This was written Oct 15, 2001
Arriving in Kathmandu was an experience. The Fight path took us by the Himalayas…They are so huge. At first I thought they were clouds…then the man next to me pointed out Everest. These mountains were well above the Clouds and our flying altitude!
The airport was easier than I expected and the ride to the Hotel was enjoyable…well, after the driver recovered from almost hitting a sleeping cow in the middle of the road!
Once arrived, I quickly set out to explore. The sights and smells were wonderful yet also overwhelming. Best way to describe it is Sensory Overload. Kathmandu is a very fast paced city…Cars whizzing by while constantly honking, various smells of of all sorts of cooking and new spices and exhaust form the all the various vehicles packed on the streets, rolled up together. There are wild dogs, cows and the occasional monkey! At this moment, when jet lag meets overwhelmed, I dream of my trek into the quiet and clear air of the Himalayas.
So many people also are on the streets. One unique sight were Sherpas carrying massive weight, using a strap wrapped around their head for balance and stability. This would snap the neck of most people.
For those who know my sense of direction or lack thereof would be surprised that I was able to find my way successfully to the Thamel District. After getting to the Thamel District, the main tourist area, I ended up all turned around because of all the hawkers and rickshaw drivers. Eventually, I found my way out…and even though I was completely turned around AND jet Lagged, I, miraculously, ended up walking in the correct direction.
The stores are all quite small…all nestled in buildings…they remind me of caves. Each space in no more than 10X10….Some as small as 4′ X 4′ and maybe 4′ high.
I met a woman on the plane who invited me to wander around with her. She was well versed in all Kathmandu since she had been here before. What great fun we had. I followed her from shop to shop as she was having a few dresses made. She was an experienced haggler and I learned a bit from her during our visit.
Amy introduced me to the adventure of riding in a cab which rivals the adventures of crossing the street. Cab rides are like a roller coaster gone awry. They drive on the left…or sometimes on the right if they feel like it. There are no traffic lights or stop signs….they have traffic circles where there seems to be no rule of the right of way! The roads are full of Cars, Cabs, Rickshaws & Tuck Tucks, which are mini public buses packed full of people hanging on to anything they can, including the back bumper. There are also 3 wheelers and buses also filled to the brim with people.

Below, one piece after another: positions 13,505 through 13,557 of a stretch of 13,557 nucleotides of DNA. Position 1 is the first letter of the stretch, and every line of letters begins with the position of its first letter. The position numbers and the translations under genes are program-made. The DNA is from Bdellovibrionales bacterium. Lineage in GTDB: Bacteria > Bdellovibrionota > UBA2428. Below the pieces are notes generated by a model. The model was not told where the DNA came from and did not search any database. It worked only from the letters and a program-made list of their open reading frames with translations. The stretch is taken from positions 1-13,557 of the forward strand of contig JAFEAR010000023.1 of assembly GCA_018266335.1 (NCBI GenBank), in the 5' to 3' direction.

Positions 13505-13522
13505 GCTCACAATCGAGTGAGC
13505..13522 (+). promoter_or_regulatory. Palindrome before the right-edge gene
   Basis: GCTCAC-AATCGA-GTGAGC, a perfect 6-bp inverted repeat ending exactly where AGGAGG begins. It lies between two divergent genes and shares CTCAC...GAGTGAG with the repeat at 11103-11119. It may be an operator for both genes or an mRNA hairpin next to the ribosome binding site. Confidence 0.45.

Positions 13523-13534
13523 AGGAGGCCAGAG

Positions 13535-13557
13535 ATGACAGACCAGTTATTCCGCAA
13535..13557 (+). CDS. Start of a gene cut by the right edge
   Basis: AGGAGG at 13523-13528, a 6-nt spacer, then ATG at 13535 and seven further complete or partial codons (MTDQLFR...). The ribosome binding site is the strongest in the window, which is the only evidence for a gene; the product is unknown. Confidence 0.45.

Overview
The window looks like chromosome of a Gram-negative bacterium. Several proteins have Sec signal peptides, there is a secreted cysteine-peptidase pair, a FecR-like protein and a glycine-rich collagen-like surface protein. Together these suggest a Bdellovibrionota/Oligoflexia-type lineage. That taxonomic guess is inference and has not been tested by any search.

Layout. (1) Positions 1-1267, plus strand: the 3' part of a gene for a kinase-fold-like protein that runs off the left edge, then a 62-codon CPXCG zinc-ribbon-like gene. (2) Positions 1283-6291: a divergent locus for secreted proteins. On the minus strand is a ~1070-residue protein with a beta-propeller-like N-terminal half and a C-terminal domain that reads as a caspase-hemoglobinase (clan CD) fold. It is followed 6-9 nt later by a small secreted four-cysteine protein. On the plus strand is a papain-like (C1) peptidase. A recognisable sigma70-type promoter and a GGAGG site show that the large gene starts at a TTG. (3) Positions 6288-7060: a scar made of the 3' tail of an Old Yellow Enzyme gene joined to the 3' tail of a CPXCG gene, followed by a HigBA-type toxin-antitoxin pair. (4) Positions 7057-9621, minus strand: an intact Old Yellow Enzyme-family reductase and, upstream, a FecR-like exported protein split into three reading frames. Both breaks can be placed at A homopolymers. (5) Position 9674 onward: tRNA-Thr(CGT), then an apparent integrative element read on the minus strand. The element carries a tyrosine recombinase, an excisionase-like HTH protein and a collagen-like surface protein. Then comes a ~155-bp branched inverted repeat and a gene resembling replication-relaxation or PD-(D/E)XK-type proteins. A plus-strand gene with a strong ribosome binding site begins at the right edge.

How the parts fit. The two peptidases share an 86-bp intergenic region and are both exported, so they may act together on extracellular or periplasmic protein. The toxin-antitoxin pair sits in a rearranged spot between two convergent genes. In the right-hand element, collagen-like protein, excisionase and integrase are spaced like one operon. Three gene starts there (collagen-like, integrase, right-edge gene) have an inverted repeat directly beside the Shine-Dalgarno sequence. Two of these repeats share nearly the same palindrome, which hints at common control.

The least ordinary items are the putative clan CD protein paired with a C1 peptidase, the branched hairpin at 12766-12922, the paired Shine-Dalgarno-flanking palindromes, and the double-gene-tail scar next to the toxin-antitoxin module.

Kathmandu is a cosmopolitan city, hustling and bustling from dawn and through the night. There are street markets covering the sidewalks as well as Markets in open fields. There are beggars but not nearly as mainly as you might imagine in such a poverty stricken country. This is a very poor city but the people seem immune to their own condition. Everyone holds their head up high and greet you with a big smile. Amy said the perfect thing to describe the Nepali people. She said they are Materially poor but Spiritually wealthy. There is great pride here. And they certainly deserve to be proud. They have created an incredible society…One that is vibrant and moving forward.
One thing that surprised me is the cultural tradition of men holding hands in friendship. Women also hold hands but I saw far more men than women. How wonderful. Funny how a society that may be economically struggling is far ahead of us in certain areas.
Everything is negotiable and you can buy anything. I have a hard time saying no. But I am slowly getting used to it.
Amy & I had lunch at a place called the Thamel House. What a wonderful restaurant. We climbed 3 flights to get there, took our shoes off and sat on pillows on the floor, which was good since the ceiling was quite low, as most in this district seem to be. The food was wonderful. We ordered Dal Baht(lentils & Rice), Curried Chicken, Nepali veggies and a lovely rice dessert. It was all delicious.
After lunch, we headed back to Amy’s hotel for tea and ended up running into a large demonstration against the new war in Afghanistan. We quickly moved on. I parted ways with Amy, as we were going on separate treks. But what a wonderful woman she is. I hope we actually do keep in touch. I headed back to my hotel and will plan all sorts of fun things to do in my week in Kathmandu…I decided to come a week before my trek to acclimate to the altitude since I am a sea level person!
Kathmandu is wonderful and other than the incredible loud din of all of the activity, I highly recommend a visit.